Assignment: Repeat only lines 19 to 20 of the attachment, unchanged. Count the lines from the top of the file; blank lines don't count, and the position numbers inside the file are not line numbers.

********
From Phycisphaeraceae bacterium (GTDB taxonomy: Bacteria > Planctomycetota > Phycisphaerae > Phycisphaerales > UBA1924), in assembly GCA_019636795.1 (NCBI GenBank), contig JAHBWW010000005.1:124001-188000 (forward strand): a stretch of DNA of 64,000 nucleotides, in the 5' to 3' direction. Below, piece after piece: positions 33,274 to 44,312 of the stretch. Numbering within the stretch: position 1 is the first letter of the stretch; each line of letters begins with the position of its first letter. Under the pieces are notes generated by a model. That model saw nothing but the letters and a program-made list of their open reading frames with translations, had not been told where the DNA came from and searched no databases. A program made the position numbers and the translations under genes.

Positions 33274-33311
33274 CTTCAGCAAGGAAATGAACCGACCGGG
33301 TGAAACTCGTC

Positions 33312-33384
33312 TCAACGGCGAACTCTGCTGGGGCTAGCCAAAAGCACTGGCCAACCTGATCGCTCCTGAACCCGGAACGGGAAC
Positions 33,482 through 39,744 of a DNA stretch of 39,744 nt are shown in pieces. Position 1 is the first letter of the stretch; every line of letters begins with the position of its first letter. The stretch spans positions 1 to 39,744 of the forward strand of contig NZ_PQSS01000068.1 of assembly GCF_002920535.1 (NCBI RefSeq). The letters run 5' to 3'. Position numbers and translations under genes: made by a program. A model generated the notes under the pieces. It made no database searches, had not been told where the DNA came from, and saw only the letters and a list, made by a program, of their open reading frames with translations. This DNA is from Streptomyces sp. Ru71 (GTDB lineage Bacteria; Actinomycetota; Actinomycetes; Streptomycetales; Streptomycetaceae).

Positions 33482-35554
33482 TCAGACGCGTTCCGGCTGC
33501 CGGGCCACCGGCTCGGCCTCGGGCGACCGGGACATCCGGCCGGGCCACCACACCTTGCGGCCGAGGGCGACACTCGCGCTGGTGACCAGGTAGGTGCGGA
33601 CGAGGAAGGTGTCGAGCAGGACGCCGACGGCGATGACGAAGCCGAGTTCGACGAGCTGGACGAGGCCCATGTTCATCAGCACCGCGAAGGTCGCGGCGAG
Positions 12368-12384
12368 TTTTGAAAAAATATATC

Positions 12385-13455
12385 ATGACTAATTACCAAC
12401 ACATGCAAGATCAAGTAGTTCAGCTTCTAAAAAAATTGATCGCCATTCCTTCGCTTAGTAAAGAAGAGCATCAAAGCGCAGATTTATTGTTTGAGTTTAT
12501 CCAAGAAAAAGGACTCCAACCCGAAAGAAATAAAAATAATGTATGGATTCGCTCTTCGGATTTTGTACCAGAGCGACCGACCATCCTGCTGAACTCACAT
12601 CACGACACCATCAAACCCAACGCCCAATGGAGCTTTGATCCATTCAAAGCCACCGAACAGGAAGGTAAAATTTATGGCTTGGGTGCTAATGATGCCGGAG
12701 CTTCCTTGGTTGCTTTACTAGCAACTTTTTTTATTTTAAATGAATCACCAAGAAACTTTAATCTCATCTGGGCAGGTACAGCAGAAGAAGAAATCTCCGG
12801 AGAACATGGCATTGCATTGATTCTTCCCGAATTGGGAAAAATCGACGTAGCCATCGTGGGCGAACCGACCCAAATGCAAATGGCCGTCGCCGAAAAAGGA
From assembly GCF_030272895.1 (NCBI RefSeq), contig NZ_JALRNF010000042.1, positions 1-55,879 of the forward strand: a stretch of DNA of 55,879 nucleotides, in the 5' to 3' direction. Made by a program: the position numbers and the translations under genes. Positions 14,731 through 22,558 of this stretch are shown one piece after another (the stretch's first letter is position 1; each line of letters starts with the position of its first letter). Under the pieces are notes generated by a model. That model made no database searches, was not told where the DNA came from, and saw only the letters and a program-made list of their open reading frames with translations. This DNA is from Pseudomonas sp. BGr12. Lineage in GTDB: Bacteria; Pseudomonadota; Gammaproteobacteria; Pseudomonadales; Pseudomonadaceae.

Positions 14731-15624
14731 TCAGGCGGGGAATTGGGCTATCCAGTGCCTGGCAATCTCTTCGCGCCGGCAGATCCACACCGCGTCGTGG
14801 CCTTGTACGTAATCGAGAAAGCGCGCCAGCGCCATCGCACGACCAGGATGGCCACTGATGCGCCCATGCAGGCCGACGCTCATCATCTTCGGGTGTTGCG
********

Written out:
12701 CTTCCTTGGTTGCTTTACTAGCAACTTTTTTTATTTTAAATGAATCACCAAGAAACTTTAATCTCATCTGGGCAGGTACAGCAGAAGAAGAAATCTCCGG
12801 AGAACATGGCATTGCATTGATTCTTCCCGAATTGGGAAAAATCGACGTAGCCATCGTGGGCGAACCGACCCAAATGCAAATGGCCGTCGCCGAAAAAGGA